VCI formerly held a distribution deal with Central Independent Television with the "Central Video" label until 1996, following Central's purchase by Carlton Communications.
At the beginning of 1998, VCI signed a deal with Feature Film, and a three-year sales, marketing and distribution agreement with Channel 4 to launch "Channel 4 Video", and a prior agreement with FilmFour. In March, VCI entered into a five-year joint venture with the Granada Media Group to launch the "Granada Video" label. The deal would bring a further 15,000 hours worth of content into VCI's catalogue, including programmes from GMG-owned ITV franchisees Granada Television, London Weekend Television, Tyne-Tees Television and Yorkshire Television, but did not include GMG's film division. On 8 September 1998, SMG, who already held a 26.1% share in VCI, approached a £31 million bid to purchase the company outright. On 22 September, the Kingfisher Group approached with a higher offer of £46.8 million. Kingfisher won out, with SMG selling their stake over to Kingfisher in October. Kingfisher's £59.3m purchase of Video Collection International was closed by December.
In July 2001, VCI plc was divested with Woolworths as part of the newly-formed Woolworths Group PLC. By then, VCI plc consisted of the Demon Music Group, Disc Distribution, Video Collection International and Cinema Club. In September, the company signed a seven-year agreement with longstanding partner Ragdoll Productions to release the revival of Brum on home video, which was expanded to include Boohbah in November 2002.
In June 2002, the company sold Disc Distribution to Deluxe Video Services, allowing them to physically distribute VCI's product. In July 2002, Woolworths Group announced their intentions to sell off the business. Witin the middle of the year, Columbia TriStar Home Entertainment sold their stake in Cinema Club over to VCI, and moved their budget distribution arm over to Universal Pictures Video, forming "Universal Columbia Alliance", later known as "Universal Sony Alliance". VCI began to operate Cinema Club as a mainstream budget label following the sale, akin to other budget distributors such as Prism Leisure.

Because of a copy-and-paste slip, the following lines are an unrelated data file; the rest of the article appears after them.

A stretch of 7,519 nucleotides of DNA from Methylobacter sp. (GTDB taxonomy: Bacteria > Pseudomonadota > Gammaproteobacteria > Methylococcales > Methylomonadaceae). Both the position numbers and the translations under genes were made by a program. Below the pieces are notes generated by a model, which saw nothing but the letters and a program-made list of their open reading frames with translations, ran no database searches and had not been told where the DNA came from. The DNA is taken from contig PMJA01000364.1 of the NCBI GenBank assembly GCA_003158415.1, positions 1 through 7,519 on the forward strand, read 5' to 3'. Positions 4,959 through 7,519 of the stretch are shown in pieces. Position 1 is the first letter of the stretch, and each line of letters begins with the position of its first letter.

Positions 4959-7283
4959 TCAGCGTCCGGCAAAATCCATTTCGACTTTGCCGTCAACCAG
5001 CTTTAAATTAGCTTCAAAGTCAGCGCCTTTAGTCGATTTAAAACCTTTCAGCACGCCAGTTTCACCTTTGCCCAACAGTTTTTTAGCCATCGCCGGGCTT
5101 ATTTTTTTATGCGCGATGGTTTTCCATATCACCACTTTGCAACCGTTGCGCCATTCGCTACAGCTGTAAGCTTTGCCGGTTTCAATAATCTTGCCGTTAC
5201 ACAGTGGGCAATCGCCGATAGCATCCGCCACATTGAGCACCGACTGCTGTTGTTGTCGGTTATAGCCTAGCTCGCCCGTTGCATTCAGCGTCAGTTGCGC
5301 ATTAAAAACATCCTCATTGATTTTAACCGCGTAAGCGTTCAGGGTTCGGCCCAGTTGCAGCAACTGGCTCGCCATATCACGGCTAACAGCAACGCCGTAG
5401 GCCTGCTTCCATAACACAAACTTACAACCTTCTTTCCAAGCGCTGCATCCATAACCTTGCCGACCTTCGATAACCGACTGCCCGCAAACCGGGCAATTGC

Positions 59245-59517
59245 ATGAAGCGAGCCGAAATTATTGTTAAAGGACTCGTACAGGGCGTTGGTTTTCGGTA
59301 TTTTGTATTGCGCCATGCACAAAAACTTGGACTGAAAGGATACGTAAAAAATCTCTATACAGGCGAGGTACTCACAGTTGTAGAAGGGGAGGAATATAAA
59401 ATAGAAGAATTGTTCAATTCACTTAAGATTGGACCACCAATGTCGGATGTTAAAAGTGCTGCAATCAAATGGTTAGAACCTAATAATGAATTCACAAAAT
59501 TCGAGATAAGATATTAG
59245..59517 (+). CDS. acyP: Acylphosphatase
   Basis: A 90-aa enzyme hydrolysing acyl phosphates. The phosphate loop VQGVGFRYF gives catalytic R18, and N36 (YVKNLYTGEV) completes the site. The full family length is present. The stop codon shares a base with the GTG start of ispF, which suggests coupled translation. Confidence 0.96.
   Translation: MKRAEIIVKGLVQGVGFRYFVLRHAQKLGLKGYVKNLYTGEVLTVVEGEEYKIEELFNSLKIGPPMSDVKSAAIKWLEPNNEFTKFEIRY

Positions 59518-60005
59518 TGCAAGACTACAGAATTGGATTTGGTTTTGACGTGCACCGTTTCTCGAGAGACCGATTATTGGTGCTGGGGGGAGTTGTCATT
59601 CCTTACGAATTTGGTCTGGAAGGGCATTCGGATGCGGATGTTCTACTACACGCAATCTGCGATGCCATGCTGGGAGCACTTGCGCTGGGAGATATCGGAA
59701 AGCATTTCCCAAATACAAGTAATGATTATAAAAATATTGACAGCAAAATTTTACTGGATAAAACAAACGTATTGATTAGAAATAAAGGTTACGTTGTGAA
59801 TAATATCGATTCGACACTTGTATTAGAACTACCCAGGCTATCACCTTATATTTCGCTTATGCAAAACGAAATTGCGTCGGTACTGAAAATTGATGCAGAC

On 12 July 2004, Woolworths Group PLC and BBC Worldwide announced a new joint-venture company called 2 Entertain (stylized as 2 | entertain), which their existing home video units would merge into which are BBC Video and Video Collection International (the latter was renamed to 2 Entertain itself). The BBC's home entertainment unit is still used as of today despite the 2 Entertain merger. BBC Worldwide would hold 60% ownership, while Woolworths would hold 40%. The merger was completed by September of that year. While most BBC releases would be released under the venture, BBC Worldwide would retain standalone rights to children's, music and educational products. The venture retained its partnerships with HIT Entertainment (For Thomas & Friends releases until 2008), Ragdoll Productions, and their worldwide rights for Manchester United releases. The 2 Entertain brand was used for full-price releases, while Cinema Club was retained for budget-priced releases.
Channel 4 also began self-releasing titles on DVD themselves under the brand name Channel 4 DVD around the same time, later eventually go on to have their DVDs released by Spirit Entertainment, though still using Channel 4 DVD branding.
In December 2006, 2 Entertain renewed their US distribution agreement with Warner Home Video. An additional international deal was announced when the company signed a deal with En Pantalla to allow the company to distribute their factual titles in Latin America and Brazil.
On 26 November 2008, BBC Worldwide were announced to be in talks about purchasing Woolworths Group's 40% stake in 2 Entertain. This was finalised by March 2010, making 2 Entertain a fully owned subsidiary.
On 30 April 2012, BBC Worldwide signed a deal with Roadshow Entertainment for distribution of content in Australia and New Zealand within a five-year period, beginning 1 July. This deal was not renewed beyond this agreement, and currently BBC products in Australia and New Zealand are distributed by Universal Sony Pictures Home Entertainment.
Starting in May 2012, the 2 Entertain is now used as a label for non-BBC broadcast content (although 2 Entertain is still the legal name of the company). However as of 2022, very little non-BBC content is released through the company.
In March 2022, BBC Studios Home Entertainment signed a distribution deal with British distributor Spirit Entertainment to represent its physical catalogue in the United Kingdom.
|Turnover||United Kingdom||United States & Canada||Rest of the World|